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Health Indicator Report of Obesity in Pregnancy

Women who are not at a healthy weight prior to pregnancy are at increased risk of adverse maternal and infant outcomes. Women who are obese prior to pregnancy have longer hospital stays and higher utilization of medical care during pregnancy.

Obese BMI Prior to Pregnancy, Utah Women, 1993-2019

Notes

Obesity for adults is defined as a BMI of 30 or more. BMI is calculated by dividing weight in kilograms by the square of height in meters.

Data Source

Utah Birth Certificate Database, Office of Vital Records and Statistics, Utah Department of Health

Definition

Percentage of women who delivered a live birth and had a body mass index (BMI) greater than or equal to 30.0 kg/m^2^ calculated from prepregnancy weight and height.

Numerator

The number of women who delivered a live birth and had a body mass index (BMI) greater than or equal to 30.0 kg/m^2^ calculated from pre-pregnancy weight and height.

Denominator

Total number of live births.

Healthy People Objective MICH-16.5:

Increase the proportion of women delivering a live birth who had a healthy weight prior to pregnancy
U.S. Target: 53.4 percent

How Are We Doing?

The percentage of Utah women with a healthy prepregnancy BMI (18.5 - 25) has decreased over the last decade to a low of 47.4% in 2019. Utah's rate is slightly higher (better) than the Healthy People 2030 objective of 47.1%. The proportion of Utah women with an obese prepregnancy BMI has increased each year from 14.5% in 2005 to 23.2% in 2019.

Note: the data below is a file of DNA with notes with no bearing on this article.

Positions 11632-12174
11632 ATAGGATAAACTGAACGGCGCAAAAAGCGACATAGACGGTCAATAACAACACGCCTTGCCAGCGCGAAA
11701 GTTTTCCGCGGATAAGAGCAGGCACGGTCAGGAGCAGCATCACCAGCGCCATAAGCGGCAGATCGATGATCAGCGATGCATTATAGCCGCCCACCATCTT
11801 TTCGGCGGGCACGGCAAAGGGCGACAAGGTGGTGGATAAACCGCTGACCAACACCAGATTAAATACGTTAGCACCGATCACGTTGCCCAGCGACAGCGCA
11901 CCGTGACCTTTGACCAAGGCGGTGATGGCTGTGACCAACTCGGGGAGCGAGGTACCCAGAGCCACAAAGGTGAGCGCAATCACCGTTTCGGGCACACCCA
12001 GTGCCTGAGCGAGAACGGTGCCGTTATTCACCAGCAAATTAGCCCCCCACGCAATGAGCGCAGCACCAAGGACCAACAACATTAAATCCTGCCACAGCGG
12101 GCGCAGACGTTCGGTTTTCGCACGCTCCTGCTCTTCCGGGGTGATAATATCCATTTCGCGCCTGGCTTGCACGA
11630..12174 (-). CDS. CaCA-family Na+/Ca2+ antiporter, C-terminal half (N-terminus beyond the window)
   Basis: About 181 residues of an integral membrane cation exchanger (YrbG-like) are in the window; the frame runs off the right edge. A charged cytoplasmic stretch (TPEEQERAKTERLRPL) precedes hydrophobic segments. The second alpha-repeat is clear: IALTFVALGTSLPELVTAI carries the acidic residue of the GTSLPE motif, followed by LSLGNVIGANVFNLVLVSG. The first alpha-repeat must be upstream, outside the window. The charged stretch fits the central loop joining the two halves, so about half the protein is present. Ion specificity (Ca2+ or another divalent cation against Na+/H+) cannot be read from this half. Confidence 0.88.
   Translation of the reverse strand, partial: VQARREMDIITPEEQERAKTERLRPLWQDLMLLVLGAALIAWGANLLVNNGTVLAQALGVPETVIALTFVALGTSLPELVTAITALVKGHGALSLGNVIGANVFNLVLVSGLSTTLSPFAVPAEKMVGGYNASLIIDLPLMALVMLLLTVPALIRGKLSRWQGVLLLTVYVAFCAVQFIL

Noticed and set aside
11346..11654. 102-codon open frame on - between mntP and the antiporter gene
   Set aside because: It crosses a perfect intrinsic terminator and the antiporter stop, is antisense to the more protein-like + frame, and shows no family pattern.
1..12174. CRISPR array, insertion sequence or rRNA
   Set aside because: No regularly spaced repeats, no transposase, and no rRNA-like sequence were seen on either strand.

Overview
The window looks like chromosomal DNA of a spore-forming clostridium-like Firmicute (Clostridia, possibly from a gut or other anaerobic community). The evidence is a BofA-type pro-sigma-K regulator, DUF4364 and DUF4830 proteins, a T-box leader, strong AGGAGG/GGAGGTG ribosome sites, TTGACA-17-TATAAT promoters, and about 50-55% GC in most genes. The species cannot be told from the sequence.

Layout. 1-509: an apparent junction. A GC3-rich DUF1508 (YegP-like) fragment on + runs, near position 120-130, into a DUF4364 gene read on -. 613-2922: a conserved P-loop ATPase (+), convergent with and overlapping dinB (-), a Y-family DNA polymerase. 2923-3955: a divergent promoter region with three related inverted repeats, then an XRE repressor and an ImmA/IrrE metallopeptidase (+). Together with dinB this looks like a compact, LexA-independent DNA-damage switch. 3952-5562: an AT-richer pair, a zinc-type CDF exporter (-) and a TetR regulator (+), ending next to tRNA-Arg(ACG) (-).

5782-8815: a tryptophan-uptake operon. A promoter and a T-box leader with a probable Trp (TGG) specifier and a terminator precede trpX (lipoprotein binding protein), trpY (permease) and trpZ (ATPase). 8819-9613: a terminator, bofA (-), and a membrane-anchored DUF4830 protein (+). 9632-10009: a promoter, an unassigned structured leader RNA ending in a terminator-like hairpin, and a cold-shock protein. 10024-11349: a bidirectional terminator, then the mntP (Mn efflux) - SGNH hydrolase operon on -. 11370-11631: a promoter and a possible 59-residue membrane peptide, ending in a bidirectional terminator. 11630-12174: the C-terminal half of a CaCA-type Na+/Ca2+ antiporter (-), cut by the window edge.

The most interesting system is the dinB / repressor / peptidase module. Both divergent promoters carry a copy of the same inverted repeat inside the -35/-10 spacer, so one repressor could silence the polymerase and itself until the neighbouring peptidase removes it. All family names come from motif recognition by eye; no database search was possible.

How Do We Compare With the U.S.?

In 2018 (the last year of available U.S. data), the percentage of Utah women with an obese BMI prior to pregnancy was 22.6% compared to 27.5% in the U.S.

What Is Being Done?

In an effort to reduce the rate of obesity in reproductive-aged women, the emphasis is being placed on maternal preconception health to help women achieve optimal weight and health prior to pregnancy. Women should be counseled on their weight by their primary caregivers as part of well-woman care and should be informed of their increased risks for adverse outcomes once becoming pregnant if they are at an unhealthy weight. Women who are pregnant should be counseled about appropriate weight gain during pregnancy and postpartum weight loss to prevent obesity in future pregnancies. The Utah Department of Health's EPICC Program has information on healthy eating and physical activity for all Utah citizens: http://choosehealth.utah.gov/
Page Content Updated On 10/15/2020, Published on 10/22/2020
The information provided above is from the Department of Health's Center for Health Data IBIS-PH web site (http://ibis.health.state.gov). The information published on this website may be reproduced without permission. Please use the following citation: " Retrieved Mon, 23 November 2020 18:10:20 from Department of Health, Center for Health Data, Indicator-Based Information System for Public Health Web site: http://ibis.health.state.gov ".

Content updated: Thu, 22 Oct 2020 11:39:21 MDT